So, that’s 28,872,000 rapes total (I agree with you that being ‘made to penetrate’ is absolutely rape and should be described that way, BTW). 41,4960 rapes of women were committed by women, 105,927 penetration rapes of men were committed by women, and 4,317,192 ‘made to penetrate’ rapes of men were committed by women. 4,838,079 rapes committed by women, overall, which is … 16.8% of the total. Which is not negligible, but which is also not 80%.

    It’s true that the 12 month rates of forcible penetration rapes of women and ‘made to penetrate’ rapes of men in this study were the same, but there’s something screwy about the men’s numbers, and not just in relation to the women’s. They say they found a lifetime rate of 4.8% of ‘made to penetrate’ assaults against men, but a 12 month rate of 1.1%. That 12 month rate seems REALLY high in relation to the lifetime rate. It means that over 20% of the lifetime total of these crimes happened in the previous twelve months. For comparison, the women’s lifetime rate was 18.3% even though they had the same 12 month rate (which would mean 6% of the assaults had happened in the last 12 months). If you’re surveying adult subjects, and you assume that at the very least sexual assaults would be more or less spread out a person’s lifetime if not weighted toward the younger years, it would be pretty unlikely that 20% of them would have occurred in the year before the survey. Either this represents a frightening jump in the number of these crimes committed against men just before the survey year, or it represents some kind of sampling problem. Fewer men than women completed the survey; perhaps male subjects were more affected than female ones by recent crimes, so male subjects were more likely to participate if the assault against them was recent, while female subjects were unaffected by the timing of an assault against them? I suppose you could argue that there is still a bias for men against reporting these assaults, even in this setting, but it’s hard to explain how that could affect the lifetime question but not the 12 month question. Using only this one survey it’s impossible to say.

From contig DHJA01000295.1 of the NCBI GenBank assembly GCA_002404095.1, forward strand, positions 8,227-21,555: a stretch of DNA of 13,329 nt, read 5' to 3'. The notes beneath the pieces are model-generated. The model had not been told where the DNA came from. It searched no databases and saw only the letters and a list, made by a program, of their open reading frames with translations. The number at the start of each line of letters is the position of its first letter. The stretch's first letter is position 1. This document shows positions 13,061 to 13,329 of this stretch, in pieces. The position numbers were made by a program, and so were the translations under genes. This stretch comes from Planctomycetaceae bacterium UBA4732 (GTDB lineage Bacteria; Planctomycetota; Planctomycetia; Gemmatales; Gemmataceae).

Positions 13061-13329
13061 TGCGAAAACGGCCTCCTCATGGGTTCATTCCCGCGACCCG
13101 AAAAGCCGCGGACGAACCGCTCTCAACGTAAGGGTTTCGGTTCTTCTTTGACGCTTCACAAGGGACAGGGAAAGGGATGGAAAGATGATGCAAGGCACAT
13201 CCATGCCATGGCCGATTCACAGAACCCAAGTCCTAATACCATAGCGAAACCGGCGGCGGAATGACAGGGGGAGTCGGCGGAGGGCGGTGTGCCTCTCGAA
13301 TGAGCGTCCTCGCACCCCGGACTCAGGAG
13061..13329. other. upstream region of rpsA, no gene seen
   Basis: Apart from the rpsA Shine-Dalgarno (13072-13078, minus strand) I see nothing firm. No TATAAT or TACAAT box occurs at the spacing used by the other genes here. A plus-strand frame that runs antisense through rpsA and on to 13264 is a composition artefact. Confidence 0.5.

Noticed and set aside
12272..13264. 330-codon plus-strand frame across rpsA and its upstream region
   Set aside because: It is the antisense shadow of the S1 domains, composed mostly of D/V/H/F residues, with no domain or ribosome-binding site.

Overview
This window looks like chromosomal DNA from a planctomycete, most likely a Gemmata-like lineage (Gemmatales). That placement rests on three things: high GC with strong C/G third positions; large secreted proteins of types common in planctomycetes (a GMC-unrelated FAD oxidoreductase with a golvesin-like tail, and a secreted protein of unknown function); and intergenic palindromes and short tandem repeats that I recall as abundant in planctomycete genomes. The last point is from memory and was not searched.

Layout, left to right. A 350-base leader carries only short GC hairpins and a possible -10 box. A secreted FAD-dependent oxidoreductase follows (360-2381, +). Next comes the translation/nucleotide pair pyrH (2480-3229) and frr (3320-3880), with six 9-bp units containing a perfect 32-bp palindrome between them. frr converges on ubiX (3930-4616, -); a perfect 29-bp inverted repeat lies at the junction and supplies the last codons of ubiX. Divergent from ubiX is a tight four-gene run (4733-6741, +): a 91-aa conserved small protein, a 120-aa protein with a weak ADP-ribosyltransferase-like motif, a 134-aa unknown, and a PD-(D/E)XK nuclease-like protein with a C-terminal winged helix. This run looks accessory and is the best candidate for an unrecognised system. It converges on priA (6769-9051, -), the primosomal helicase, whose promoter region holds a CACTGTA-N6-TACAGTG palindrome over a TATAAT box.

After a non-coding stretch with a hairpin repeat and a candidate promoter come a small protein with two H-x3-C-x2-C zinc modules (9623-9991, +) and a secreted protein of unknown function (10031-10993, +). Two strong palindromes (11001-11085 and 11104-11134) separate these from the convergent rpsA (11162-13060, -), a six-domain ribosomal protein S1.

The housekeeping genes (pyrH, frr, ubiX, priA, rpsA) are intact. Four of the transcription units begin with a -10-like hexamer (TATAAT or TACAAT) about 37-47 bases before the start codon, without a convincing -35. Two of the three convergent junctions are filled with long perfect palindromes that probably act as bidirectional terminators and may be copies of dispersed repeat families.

But with the facts given in this report, you can’t say that women rape at 80% of the rate that men do. The lifetime figures don’t support that, and those are the figures for which the give the sex of the perpetrator on page 24. If you assume the sex ratios were the same for the perpetrators in the 12 month reports, you could at most say that during the year before this survey, women committed rape at 80% of the rate that men did – but that’s if you’re willing to depend on numbers that look kind of hinky in comparison to the lifetime rates. (If one of the people who read this blog who actually knows stats wants to correct me on any of this, go ahead and school me, but this is what I’m getting out of it.)